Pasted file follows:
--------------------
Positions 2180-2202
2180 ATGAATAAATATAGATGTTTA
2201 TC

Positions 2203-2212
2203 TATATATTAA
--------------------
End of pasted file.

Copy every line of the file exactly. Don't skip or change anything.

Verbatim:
Positions 2180-2202
2180 ATGAATAAATATAGATGTTTA
2201 TC

Positions 2203-2212
2203 TATATATTAA